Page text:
The Genlighten Blog

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Featured Provider: Family History Hound (familyhistoryhound)


Family History Hound (familyhistoryhound) says, “Genealogy is my passion, something that I’ve been doing for over ten years.” Located in Edmonton, she can visit major repositories including the Alberta Archives, Alberta Genealogical Society, City of Edmonton Archives, Edmonton Public School Archives and Alberta Land Titles.

1) How did you get started?

I started doing family history research about 10 years ago. For some, like me, this isn’t just a hobby. It’s a passion. Two years ago I started my website Family History Hound. I love to help people with their research.

2) Do you have a genealogy superpower?

I guess that would be my sleuthing skills. I have an expansive list of resources that I can access either locally or on the Internet.

3) Describe a challenging research problem you’re particularly proud of having solved.

One of my friends found out that her father had been married previously and that she might have siblings. I found a phone number for her half-brother and she was in touch with him and another brother within hours of my starting the research.

4) Tell us a favorite story about one of your ancestors.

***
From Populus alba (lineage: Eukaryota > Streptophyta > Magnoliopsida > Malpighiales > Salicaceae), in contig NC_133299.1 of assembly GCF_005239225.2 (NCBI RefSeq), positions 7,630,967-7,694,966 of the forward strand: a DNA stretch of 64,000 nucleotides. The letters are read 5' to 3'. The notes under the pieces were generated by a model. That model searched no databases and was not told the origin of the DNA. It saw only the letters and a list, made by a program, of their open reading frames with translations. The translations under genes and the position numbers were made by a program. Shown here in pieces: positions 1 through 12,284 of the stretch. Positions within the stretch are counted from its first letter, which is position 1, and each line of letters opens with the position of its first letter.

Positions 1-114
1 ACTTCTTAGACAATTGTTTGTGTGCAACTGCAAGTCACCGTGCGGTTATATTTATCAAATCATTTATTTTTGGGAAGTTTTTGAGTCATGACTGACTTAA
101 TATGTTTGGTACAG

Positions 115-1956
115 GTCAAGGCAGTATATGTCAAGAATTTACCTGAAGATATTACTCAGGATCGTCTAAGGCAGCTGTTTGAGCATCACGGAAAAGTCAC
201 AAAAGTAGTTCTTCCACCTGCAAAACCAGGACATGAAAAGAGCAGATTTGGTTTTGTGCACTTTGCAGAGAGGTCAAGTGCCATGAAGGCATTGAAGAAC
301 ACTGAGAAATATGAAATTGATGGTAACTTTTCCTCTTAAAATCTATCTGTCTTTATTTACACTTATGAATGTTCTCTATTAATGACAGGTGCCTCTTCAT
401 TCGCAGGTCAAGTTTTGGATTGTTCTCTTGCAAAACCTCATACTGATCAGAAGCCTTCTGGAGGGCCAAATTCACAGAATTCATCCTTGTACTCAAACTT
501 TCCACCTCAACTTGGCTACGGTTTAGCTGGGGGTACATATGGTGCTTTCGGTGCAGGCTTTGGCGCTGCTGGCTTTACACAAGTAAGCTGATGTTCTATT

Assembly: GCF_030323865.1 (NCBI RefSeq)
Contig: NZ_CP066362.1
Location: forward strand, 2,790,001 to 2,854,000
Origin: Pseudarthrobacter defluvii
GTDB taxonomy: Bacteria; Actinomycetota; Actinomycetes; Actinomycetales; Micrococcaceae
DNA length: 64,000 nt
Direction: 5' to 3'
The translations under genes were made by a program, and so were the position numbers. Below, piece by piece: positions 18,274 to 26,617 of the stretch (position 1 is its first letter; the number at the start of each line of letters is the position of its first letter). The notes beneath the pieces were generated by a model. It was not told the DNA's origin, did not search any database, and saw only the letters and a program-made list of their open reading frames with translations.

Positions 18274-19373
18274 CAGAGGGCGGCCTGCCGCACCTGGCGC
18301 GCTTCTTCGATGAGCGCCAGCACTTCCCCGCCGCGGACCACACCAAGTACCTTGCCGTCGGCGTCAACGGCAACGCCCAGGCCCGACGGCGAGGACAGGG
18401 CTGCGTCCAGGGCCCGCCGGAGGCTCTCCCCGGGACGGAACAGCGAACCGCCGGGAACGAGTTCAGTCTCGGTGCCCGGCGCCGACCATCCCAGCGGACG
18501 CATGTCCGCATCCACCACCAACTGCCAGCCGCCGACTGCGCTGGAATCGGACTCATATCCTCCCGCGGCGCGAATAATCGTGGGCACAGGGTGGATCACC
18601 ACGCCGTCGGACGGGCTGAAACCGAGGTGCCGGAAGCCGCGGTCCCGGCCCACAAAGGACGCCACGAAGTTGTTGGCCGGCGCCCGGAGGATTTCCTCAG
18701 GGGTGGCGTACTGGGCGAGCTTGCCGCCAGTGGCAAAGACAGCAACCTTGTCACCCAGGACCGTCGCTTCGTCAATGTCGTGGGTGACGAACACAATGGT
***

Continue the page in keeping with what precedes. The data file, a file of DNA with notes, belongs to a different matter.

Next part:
Wow that’s a tough one as I believe that everyone has a story. See one below in question 5.

5) What’s the most interesting record source or repository you’ve utilized in your area?

I live in Edmonton so the Alberta Archives is only blocks away from my home. They have vital stats indexes, homestead records, church records and many more. One record that I found led to a brand new family story.

The record is call “Returning Soldier” collection. It was for documents pertaining to soldiers in World War I. I had three great grandfathers who fought in the war so I checked the index for their names. One ggrandfather was listed. The record was of a request by my ggrandmother for her husband to return after she and her children were in a train accident. Ultimately, the government agency denied my grandmother’s request. However, with the dates mentioned in the letters I was able to go to a newspaper account that was about the first train disaster in Alberta’s history and to an article about my ggrandmother and her 3 children (one being my grandfather). I was amazed as this was not a family story passed down.

6) What advice would you give to someone who is trying to break through a
 brick wall?

Never give up. You are a detective and you have to think of what other angle will offer you a new path to search.

7) What hobbies do you pursue when you’re not at the archives doing research?

There are other hobbies????

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